Law Firms vs. In-House Counsel In a Changing Legal Environment
I appreciate data-driven reporting as much as the next guy, but hearing from the trenches, from the people who are actually doing the work, who are experiencing and adjusting to changes in the legal profession, is meaningful in ways that analyzing raw numbers only doesn’t always provide. Such was the case at Bloomberg’s inaugural Big Law Business Summit on July 15, 2015 in New York City. Presenting, were in-house counsel at leading companies including General Electric, Colgate-Palmolive, Ford, Citi, and Anheuser-Busch, and leaders of massive law firms including Paul Hastings, Jenner & Block, Holland & Knight, Seyfarth Shaw, and DLA Piper. There were many others represented. It was an impressive gathering.


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Here are some of the highlights.

Challenges and Action in a Changing Environment

Inside Counsel

  • Handle changing political and cultural issues globally
  • Deal with cyberthreats
  • Manage increasing cost of lawyering
  • Outside counsel cost increasing faster than the rate of inflation
  • Transform culture within the company’s legal department
  • Simplification – drive down oversight cost, remove unnecessary workflows, simplify contracts, NDAs, and other documents
  • Become more customer driven instead of process driven
  • Empower local lawyers, create centers of excellence and leverage experts around practice areas
  • Reduce outside spend through convergence process
  • Leverage IT solutions

Law Firms

  • Legal services is buyers market
  • Outside counsel wants more fixed, flat, or contingency fee arrangements, better matter management, and training
  • Companies shifting work from large firms to small, regional firms
  • Companies want matters staffed with lawyers that have expertise, not junior attorneys
  • Inside counsel wants law firms to know their products and understand their business vision; to think of themselves as a trusted business partner and legal advisor – a full member of the business team that can be counted on to be creative, candid, and firm
  • Firms have to be fast and adaptable. Cyber threats and IP protection are two examples
  • Keep things simple – focus on doing what’s most important and discarding what isn’t
  • Need strong project management skills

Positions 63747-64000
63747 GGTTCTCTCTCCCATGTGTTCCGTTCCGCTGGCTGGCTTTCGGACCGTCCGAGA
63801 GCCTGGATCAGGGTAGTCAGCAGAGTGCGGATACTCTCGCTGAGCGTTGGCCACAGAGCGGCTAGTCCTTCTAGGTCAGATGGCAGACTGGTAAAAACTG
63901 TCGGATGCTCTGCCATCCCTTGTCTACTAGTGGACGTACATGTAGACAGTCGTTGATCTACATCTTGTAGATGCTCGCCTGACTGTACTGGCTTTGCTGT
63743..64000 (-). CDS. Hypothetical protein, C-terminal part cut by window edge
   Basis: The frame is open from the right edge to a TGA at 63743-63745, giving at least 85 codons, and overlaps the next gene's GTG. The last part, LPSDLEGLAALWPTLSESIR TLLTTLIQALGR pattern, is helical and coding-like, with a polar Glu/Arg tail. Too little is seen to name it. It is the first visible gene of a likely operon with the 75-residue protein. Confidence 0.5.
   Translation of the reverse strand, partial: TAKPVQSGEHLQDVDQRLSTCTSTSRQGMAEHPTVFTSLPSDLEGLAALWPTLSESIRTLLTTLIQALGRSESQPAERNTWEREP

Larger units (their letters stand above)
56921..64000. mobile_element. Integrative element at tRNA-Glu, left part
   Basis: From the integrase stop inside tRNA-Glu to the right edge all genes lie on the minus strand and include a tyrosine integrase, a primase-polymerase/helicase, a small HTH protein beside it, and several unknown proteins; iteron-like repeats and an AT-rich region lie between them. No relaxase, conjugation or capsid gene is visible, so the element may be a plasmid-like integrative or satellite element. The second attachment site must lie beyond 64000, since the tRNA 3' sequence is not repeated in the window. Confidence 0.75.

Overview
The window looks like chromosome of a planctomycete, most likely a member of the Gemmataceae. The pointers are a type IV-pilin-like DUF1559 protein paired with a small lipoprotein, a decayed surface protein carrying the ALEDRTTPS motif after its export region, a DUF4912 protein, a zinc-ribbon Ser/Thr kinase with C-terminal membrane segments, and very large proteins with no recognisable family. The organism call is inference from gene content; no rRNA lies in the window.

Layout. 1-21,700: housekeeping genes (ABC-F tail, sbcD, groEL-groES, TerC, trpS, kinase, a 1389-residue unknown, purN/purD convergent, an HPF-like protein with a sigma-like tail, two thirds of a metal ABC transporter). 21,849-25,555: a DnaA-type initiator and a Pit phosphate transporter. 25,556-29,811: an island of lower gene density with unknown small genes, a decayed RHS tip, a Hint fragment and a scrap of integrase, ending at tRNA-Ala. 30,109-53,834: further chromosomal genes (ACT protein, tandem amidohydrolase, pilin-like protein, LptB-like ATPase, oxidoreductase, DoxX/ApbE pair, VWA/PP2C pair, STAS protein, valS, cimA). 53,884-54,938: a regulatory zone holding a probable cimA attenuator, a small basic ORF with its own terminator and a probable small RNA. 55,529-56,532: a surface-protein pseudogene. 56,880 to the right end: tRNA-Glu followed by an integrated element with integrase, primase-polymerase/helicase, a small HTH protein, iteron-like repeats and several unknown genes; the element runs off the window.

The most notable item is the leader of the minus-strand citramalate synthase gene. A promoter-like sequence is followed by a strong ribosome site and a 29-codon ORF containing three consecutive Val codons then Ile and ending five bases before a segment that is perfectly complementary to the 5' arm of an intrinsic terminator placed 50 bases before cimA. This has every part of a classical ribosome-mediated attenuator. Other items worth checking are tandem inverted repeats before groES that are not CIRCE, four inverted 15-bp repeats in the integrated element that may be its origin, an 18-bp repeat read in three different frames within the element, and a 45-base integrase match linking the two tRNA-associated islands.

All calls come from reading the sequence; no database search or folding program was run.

New Law Firm Competitor: In-House Counsel

Choosing to go in-house

  • Proactive risk management driven from the inside which helps identify matters before they escalate into a crisis
  • Corporate legal departments are growing with internal/external spend shifting in favor of inside
  • Increasing pressure to manage spend

Changing role of general counsel

  • Globalization – more sharing of information and resources
  • Lawyers have a seat on management teams
  • Shift away from individual offices to open spaces
  • Companies are investing more heavily in inside team
  • In-house team manages outside lawyers, not the other way around
  • E-Discovery now being handled in-house

Which law firms in-house counsel hire

  • Hire individual attorney rather than law firm
  • Mix and match with small, lower-cost law firms with particular expertise
  • If you’re not the right firm, drop out early instead of having a fight later
  • Hourly rate is not a friend of inside counsel. Offer fixed fees
  • Use e-Auctions
  • Use  RFP process for big-ticket items
  • Law firms must be “hungry” and “flexible”
  • Have same travel and expenditure policy as company
  • Have detailed billing deadlines
  • Want to see women and people of color on law firm team
  • Focus on financial metrics and rigor
  • Understand what tasks you have and what you’re trying to achieve
  • Understand in-house language
  • What types of technology and best practices does the firm bring to the table?
  • Proactively identify costs and risk
  • Respond quickly

Why lawyers are leaving firms for in-house jobs

  • In-house feels like a team
  • Range of issues is breathtaking
  • Advocacy
  • Become jack of all trades
  • Managerial opportunties

What companies are looking for if you want to go in-house

  • Consider risk management vs. cost savings
  • Be passionate about fear
  • Open to doing something different in the company in 4-5 years and not just in legal (finance, sales, acquisitions)
  • Open to internal mobility (corporate lawyer to production lawyer)

Law firms adjust

  • Offer virtual, secure platforms with access anywhere, anytime
  • Project management initiatives, including hiring non-lawyer managers
  • Drive a culture of innovation
  • Focus on relationship with clients, including communications, training, and building long-term relationships
  • Enhance industry-specific expertise
  • Diversity initiatives
  • High level of transparency
  • Go from “me” culture to “team” culture. No such thing as “my client.”
  • More public service and pro bono work

Identifying areas for improved law firm efficiencies

  • Don’t start with cheaper
  • Consider Lean Sigma
  • Design thinking in addition to process
  • Process – see delivery as a process – what’s the smartest way to get things done
  • Not doing more for less but less for less – cut out what’s not working
  • Learn how to use new technology more efficiently
  • Training
  • Skill set to work in a multi-disciplinary field
  • Overcome redundancies in offices with multiple locations
  • Recognize small victories and success and build on it
  • Improve communication. Meet people where they are and move forward
  • Transparency, develop trust, get small buy-ins

For more, check out Ron Friedmann’s six #BigLawSummit posts which he live-blogged from the conference, and a wrap-up of the social chatter from LexBlog.